Costs for Nanticoke Indian Association improvements rising

New chief, tribal council members, elders make pitch to Sen. Tom Carper
February 10, 2023

Story Location:
Nanticoke Indian Tribal Center
27073 John J. Williams Highway
Millsboro, DE 19966
United States

With the future expansion of its museum, the growth of its tribal center and the building of a memorial park on ancestral lands adjacent to the center, the Nanticoke Indian Association has a lot on its plate.

Over the past couple of years, with help of grants from the state and federal governments and other organizations, the NIA has successfully raised millions of dollars to be put toward those projects.

The problem is that projected costs have gone up, and there’s a need for more funding, said NIA Chief Avery Johnson, during a meet-and-greet Feb. 3 with Sen. Tom Carper at the tribal center off Route 24 outside Millsboro.

Johnson took over as chief in January. He and Carper had not yet met.

“Let me shake your hand again, because I’m going to be looking for more money,” said Johnson, who had tribal council members and tribal elders join him for the event.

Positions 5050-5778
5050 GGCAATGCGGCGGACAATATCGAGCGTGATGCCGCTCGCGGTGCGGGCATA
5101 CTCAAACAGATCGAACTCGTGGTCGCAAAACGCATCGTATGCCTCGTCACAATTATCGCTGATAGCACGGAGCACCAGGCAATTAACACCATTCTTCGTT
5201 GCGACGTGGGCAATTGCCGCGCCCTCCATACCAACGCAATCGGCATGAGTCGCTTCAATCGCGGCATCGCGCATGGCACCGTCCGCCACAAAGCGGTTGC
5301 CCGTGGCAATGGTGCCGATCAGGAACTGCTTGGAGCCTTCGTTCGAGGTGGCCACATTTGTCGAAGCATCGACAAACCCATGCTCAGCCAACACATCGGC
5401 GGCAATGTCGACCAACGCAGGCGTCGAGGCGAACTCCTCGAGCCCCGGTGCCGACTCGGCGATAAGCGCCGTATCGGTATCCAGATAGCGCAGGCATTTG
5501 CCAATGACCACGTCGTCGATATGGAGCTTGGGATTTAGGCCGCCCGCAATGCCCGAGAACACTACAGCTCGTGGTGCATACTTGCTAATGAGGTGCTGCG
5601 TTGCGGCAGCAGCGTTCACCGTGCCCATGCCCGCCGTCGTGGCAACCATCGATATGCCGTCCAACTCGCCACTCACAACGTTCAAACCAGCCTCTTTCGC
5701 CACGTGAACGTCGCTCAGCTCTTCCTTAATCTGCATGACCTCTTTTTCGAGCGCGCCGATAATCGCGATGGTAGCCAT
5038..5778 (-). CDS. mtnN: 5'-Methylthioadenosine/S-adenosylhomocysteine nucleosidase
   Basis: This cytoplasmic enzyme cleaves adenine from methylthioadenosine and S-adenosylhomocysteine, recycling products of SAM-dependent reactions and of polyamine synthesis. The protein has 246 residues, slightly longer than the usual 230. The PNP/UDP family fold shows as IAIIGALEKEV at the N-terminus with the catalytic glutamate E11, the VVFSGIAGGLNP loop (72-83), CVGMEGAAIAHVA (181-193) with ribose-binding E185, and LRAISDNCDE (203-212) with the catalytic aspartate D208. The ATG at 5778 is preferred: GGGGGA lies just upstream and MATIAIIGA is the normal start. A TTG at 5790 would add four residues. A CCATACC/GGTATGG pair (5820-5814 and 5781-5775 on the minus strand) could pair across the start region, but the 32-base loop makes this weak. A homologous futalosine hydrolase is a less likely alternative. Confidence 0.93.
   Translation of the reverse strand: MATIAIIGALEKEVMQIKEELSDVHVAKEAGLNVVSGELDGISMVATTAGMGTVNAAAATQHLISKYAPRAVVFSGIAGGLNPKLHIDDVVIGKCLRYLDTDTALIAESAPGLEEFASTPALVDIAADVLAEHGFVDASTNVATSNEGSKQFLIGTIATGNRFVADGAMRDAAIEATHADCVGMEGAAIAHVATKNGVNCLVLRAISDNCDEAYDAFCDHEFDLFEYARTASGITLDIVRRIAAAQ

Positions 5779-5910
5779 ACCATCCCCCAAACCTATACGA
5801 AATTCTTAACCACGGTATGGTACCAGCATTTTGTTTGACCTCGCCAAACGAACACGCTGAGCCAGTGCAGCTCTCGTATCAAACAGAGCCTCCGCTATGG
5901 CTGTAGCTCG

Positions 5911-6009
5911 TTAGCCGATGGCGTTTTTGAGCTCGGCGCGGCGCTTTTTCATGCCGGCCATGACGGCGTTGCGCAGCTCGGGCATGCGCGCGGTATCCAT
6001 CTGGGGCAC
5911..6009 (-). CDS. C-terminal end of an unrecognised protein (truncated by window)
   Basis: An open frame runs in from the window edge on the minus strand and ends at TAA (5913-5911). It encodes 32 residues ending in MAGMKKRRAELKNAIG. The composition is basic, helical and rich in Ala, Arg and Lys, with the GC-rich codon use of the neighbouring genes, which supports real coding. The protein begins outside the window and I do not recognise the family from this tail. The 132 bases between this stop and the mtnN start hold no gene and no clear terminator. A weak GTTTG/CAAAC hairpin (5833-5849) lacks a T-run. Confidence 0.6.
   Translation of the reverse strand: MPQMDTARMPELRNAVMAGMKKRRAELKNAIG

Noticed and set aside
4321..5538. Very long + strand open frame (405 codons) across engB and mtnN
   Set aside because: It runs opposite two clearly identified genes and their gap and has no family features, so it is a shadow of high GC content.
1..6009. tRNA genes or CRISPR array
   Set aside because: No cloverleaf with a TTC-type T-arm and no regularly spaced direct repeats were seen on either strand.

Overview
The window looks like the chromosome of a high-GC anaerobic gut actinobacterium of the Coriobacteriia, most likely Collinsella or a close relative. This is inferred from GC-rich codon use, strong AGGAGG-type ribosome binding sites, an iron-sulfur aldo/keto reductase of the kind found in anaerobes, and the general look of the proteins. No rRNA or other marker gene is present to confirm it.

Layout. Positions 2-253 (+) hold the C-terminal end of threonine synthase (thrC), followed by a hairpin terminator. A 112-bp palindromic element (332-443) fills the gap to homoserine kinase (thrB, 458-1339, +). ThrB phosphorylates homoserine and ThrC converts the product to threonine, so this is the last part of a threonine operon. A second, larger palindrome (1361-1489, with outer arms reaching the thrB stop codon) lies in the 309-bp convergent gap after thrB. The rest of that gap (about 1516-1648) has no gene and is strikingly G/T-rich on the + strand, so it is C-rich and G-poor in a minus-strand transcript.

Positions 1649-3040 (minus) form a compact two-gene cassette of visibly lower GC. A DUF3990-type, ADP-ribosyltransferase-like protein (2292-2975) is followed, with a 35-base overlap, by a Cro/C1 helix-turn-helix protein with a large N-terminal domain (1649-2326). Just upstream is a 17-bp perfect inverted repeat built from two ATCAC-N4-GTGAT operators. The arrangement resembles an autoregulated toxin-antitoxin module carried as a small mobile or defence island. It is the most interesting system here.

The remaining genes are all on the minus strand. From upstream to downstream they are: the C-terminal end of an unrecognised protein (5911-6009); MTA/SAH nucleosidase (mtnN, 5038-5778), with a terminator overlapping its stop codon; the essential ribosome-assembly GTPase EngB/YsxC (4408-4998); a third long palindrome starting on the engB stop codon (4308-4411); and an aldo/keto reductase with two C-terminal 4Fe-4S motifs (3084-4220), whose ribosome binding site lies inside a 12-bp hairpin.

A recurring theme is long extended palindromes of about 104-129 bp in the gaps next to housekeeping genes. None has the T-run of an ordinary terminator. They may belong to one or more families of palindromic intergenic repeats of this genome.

Johnson went on to review the projects with Carper. These weren’t just pulled out of the air, said Johnson. There is a purpose, he said.

Johnson said the tribal center project, which includes a commercial kitchen, a technology room, a food pantry and large meeting space that can be divided, and a general increase in program offerings were originally estimated at $1.85 million. Now, he said, the estimates are coming in at $2.45 million.

Johnson showed a preliminary version of what the park behind the tribal center could look like. There could be a pavilion, gardens, a prayer circle and reforestation of the land. 

“It’s just an awesome piece of property,” said Johnson.

The association has also been able to raise $1.5 million toward the museum, but those costs have also increased and now have a price tag of $2.5 million, said Johnson. It’s taken a whole lot to get to this point, said Johnson.

“We mean business. We have a great plan and we’re headed in the right direction,” he said.

At the end of the presentation, Carper said he was impressed with the association’s future plans and seemed to have a desire to work with the group to make the projects come to fruition.

Karen McGrath, Sussex County regional director for Carper, said there’s federal government money for Native American tribes, and there could also be rural development grants available. She said she would look into additional funding sources and get back in touch with the tribal council.


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